Back at the compound, Polehaus takes a call from Whit informing him that Buck is in his office ready for questioning. He tells Whit to stay put until he can send someone over. After getting off the phone, he comes across Martin who has fallen prey to the effects of Mr. Skint's "special coffee." When Polehaus has shaken him awake, Martin tells what he knows about what's transpired so far. All he can really tell us is that a pickup truck drove in, and they gave him coffee. One of the guys from the compound came out and said that he knew how hard it is to stay awake on a stakeout, so he gave Martin some coffee, which Martin thought was a pretty nice thing to do. Honestly, Detective Polehaus, what kind of people do you have working for you?! Well, we can give him some credit; he took down the license plate number of the pickup, and after running it through headquarters, he found out that it belongs to Uncle Archie's Carnival. That does it for the detective, and he leaves to go have a talk with the people at the compound.

Meanwhile, at the edge of McAlister Park, Mr. Skint gets a call from Buck, who is wondering what he should do now that he's been caught and cornered in Whit's office. Skint tells him that "this is just like Detroit--just like it," that the people at Whit's End are trying to use Buck to lure him in. Therfore, he tells Buck goodbye and shuts the phone. We're left wondering what this means for Buck. Mr. Skint has abandoned him, so what can he do now? I can't see any other way he can go than to tell Whit the truth. What else can he say? But what will happen to him now that he no longer has a guardian? Hey, maybe Eugene and Katrina will eventually take him in! Now that's an interesting thought.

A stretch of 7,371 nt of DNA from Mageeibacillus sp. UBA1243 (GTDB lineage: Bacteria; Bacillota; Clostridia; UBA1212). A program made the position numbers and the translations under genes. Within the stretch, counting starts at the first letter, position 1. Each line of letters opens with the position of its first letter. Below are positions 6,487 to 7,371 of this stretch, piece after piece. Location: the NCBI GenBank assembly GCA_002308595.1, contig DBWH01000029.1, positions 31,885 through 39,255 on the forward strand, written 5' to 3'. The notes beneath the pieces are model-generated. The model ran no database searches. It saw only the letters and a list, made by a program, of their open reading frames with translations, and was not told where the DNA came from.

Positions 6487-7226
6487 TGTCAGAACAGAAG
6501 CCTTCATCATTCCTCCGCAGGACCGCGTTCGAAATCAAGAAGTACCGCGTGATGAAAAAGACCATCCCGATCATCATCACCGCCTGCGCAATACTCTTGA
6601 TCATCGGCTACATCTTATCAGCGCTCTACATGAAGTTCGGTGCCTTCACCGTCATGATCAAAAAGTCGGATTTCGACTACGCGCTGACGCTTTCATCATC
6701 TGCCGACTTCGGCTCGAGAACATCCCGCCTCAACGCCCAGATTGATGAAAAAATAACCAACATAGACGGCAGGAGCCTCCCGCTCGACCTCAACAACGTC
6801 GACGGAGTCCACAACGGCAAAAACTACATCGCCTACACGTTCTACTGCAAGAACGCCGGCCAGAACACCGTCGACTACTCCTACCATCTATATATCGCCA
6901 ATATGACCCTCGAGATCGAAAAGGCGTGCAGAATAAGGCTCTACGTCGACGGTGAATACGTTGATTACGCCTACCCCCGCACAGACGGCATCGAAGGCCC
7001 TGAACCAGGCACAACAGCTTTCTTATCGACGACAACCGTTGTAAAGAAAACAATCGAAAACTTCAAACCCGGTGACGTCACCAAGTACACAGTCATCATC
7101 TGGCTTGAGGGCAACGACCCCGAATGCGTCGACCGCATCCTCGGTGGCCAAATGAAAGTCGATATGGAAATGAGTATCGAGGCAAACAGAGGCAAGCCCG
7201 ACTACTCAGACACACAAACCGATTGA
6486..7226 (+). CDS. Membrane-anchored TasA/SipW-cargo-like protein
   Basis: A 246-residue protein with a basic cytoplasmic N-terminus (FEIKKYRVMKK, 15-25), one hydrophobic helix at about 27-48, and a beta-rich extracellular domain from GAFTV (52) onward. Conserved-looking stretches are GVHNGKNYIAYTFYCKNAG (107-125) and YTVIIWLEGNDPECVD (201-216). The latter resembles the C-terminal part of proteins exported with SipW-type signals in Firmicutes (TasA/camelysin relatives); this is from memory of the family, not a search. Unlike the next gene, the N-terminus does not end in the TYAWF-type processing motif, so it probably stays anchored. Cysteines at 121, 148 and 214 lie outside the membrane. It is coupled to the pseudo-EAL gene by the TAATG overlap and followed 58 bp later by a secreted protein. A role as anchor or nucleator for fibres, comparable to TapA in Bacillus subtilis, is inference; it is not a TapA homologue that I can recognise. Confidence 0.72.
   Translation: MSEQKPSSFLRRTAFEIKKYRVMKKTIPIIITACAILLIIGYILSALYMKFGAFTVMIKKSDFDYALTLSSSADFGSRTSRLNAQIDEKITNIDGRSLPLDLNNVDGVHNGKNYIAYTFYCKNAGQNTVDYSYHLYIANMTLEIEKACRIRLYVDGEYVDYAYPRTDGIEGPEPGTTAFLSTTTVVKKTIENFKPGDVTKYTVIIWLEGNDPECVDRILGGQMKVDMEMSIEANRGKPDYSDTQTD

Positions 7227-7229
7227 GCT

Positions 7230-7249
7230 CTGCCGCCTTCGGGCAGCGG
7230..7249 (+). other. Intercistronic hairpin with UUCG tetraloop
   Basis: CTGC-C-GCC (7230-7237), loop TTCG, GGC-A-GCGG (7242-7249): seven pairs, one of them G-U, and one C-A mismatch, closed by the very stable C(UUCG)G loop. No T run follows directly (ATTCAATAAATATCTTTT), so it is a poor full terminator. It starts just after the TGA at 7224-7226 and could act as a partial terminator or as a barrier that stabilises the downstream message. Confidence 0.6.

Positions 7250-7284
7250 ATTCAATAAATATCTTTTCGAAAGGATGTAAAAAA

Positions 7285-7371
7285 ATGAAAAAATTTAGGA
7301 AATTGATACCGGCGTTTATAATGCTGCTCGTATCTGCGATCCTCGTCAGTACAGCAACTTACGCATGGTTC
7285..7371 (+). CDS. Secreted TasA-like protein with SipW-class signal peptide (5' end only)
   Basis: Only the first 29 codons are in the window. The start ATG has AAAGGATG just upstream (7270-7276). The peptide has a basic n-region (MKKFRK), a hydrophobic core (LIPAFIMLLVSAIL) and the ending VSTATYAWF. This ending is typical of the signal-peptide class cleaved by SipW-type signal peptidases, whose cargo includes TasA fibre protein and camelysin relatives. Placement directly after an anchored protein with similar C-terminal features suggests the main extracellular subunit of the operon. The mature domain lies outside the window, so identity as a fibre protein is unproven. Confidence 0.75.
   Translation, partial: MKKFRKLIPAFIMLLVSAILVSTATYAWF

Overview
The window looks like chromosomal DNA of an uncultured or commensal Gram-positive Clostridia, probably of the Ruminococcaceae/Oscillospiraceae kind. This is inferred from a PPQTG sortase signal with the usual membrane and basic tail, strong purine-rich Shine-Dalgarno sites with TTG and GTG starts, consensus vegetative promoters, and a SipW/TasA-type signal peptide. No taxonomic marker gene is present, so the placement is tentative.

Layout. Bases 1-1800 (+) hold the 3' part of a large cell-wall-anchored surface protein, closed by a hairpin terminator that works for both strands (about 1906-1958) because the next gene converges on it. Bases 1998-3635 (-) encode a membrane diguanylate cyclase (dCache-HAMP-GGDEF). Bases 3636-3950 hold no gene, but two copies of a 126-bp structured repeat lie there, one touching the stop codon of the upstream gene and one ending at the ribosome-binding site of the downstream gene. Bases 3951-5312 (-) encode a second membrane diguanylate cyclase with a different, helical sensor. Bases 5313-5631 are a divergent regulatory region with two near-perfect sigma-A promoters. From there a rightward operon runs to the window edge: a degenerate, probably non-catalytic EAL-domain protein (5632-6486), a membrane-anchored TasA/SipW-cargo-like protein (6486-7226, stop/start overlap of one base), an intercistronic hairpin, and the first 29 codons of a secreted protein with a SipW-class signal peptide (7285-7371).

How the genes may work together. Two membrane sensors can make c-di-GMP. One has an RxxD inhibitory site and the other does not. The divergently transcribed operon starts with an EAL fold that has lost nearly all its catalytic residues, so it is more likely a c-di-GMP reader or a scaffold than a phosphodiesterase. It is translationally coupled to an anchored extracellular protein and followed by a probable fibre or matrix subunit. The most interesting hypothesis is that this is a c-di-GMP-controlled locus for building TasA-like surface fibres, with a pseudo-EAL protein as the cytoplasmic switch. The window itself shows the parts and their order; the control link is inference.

In the last scene, the Stiletto meets with Archie to "confirm the plan." I have to admit, Jason isn't going about this in a very convincing way. If he's the big boss that he's supposed to be, why does he need Archie to tell him the plan? Things have changed since Jason got the debrief from Mr. Groat. The benefactor (please tell me if you know who that's supposed to be) decided that the money will not be transported to the rigged winners of the auctioned equipment by truck, but Archie won't tell what the new plan is. The plan was changed because the benefactor caught wind of an undercover operation in Chicago--right in the Stiletto's area, and supposedly, Dirk Beggs was told the change of plans, and he was supposed to tell Jason. But he didn't. Nor did Jason know that Mr. Groat is actually in town. So Jason concludes that he's going to be in suspense until the next day, and he bids Uncle Archie goodnight. As soon as Jason leaves, Archie does exactly what I knew was going to happen--he calls somebody (probably the benefactor), and tells him that the Stiletto needs to be removed from the operation--no, better yet, removed altogether! Oh boy! So there's going to be an attempt at murder before the season is done? *rubs hands together in excitement and cackles*

Well that's my review. Sorry it got so long. I probably won't be doing that again. But I hope you read it. Please tell me anything you think about it, and let me know if you like my reviews better this way or the way I usually do them.

Thank you for taking the time to read the post! Come back next week as the events of Album 53 draw to a close!

Wednesday, May 4, 2011

Album 55 Cover?

Brock just released this picture on the AIO Facebook Page, and I saw it on AIO Wiki. But I can't really tell what anything in it is because it's so small!

I was able to zoom in with a program on my computer, but I couldn't post the picture that way, so you'll have to try to do that yourself. I think the piece of paper by Mr. Hoobler's arm is the cover for Album 55, but I can't figure out what's on his computer!

Please tell me what you think!

P.S. I'm having surgery today at 11:00 AM (EST), so if you think of me, please pray!